Maintaining a pristine lawn isn’t the kind of work you can easily turn your back on. Unkempt landscapes foster all kinds of nasty blights: weeds, mold, disease, and pests among them. It takes near constant upkeep to prevent any one of these problems from creeping in and creating chaos. Still, most of us are guilty of slacking on lawn and landscaping chores—and then dealing with the consequences later.
When surveying their dilapidated lawns, homeowners often feel overwhelmed. They may ask themselves: is it better to fix this or start from scratch? Anyone who has experience pulling a mess of weeds would likely argue that starting from scratch is far less painful than trying to unsink a sunken ship. But those who have spent thousands on lawn renovations would likely say that a revamp saves time and money. Ultimately, when deciding how to move forward with your lawn, there are several factors to consider:
Identify Problem Areas
Too often, homeowners see that their lawn has a problem and then proceed with a solution before figuring out what the problem is. When it comes down to it, there are hundreds of reasons why grass might not be growing properly, or why plants might fail. Some of these are out of the homeowners’ control, but plenty are preventable. An accurate diagnoses of the problem will help you make successful changes. Say, for example, that you have a shady yard but are using a type of grass that loves sunlight. The proper solution in this case would be to remove the sun-loving grass, consult with a professional, and then plant a grass type more suitable for shady yards. As a general rule, always know the composition of your yard. How much sun does it get? How much rain does it get? What’s the PH of the soil? Plants, grasses, and watering routines should reflect your yard’s particular needs. Often, a yard seems unhealthy because its foliage is poorly suited for its environment.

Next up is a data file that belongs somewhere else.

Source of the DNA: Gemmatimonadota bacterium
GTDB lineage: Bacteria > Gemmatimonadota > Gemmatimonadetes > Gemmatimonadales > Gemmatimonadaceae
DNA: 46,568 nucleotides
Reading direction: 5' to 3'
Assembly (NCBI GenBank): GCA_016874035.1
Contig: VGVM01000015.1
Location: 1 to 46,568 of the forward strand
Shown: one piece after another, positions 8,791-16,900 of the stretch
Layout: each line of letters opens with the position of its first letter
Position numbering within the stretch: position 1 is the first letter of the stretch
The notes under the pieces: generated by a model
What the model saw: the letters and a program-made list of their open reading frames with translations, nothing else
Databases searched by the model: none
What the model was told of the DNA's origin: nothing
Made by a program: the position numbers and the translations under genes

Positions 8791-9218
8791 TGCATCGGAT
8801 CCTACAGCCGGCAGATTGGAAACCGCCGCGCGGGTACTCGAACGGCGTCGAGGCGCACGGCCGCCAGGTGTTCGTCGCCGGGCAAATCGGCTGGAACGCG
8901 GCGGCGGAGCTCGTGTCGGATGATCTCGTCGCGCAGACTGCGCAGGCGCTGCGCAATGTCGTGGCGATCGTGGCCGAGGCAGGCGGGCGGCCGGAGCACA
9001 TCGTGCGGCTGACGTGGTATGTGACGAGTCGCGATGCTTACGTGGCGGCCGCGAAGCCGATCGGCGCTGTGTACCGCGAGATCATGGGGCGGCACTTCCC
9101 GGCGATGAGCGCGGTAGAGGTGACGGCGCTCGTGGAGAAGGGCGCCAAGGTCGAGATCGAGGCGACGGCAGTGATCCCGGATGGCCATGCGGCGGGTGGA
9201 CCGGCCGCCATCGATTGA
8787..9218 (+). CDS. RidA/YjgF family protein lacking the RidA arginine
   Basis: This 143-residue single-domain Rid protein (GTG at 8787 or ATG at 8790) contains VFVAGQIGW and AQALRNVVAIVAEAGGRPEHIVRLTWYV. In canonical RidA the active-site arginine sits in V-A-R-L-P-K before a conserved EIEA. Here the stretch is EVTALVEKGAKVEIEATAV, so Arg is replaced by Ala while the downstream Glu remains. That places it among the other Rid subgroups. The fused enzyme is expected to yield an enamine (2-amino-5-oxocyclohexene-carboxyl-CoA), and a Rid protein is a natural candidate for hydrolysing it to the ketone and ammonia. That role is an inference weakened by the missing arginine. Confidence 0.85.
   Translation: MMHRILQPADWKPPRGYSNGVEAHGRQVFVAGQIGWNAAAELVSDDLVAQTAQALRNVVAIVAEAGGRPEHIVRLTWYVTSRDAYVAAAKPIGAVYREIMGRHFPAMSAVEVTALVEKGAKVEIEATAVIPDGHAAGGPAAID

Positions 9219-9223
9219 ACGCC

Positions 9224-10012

Another common problem landscapers run across during yard renovations is infestations: weeds, pests, mold. Homeowners often become worried when they notice symptoms of an infestation—browning grass, half-eaten plants, bare spots—and are immediately tempted to rip up the ground and start over. However, most infestations can be treated using a pesticide/herbicide regimen, and they can be prevented through proper maintenance. Regular watering, fertilizing, trimming, and pruning can deter potential pests and combat common diseases.
Survey the Extent of the Damage
Deciding to redo a lawn that is 15% damaged is a big waste of time and money. Small problem areas can easily be fixed without disrupting the rest of the yard, and it’s often cheaper to address landscaping problems in parts. Before deciding on a plan of action, approximate how much of your lawn is damaged. If less than half of your lawn is in bad shape, a revamp is probably more productive than a redo. If more than half of your lawn is damaged, it’s probably best to forego the heroic effort it would take to save it and plant some new sod instead.
Protip: You can still plant sod on cool, mild days in the winter.
Set Long-Term Maintenance Goals
Ultimately, no matter how you decide to fix your lawn, none of the changes you make will matter much without a long-term maintenance plan. Most landscaping disasters are due to human error, and all landscaping “fixes” require continued upkeep. If you want to renovate your lawn, ask yourself why and how, but also plan for the future. How will you continue to take care of this landscape? What work will you put in week by week and month by month to ensure your grass, trees, and plants are healthy? If you don’t have time to work continually on a landscape, considering hiring a team of professionals who can do your landscaping maintenance for you. After all, the real goal of a landscape redo or revamp is that you’ll never have to tear up your yard again.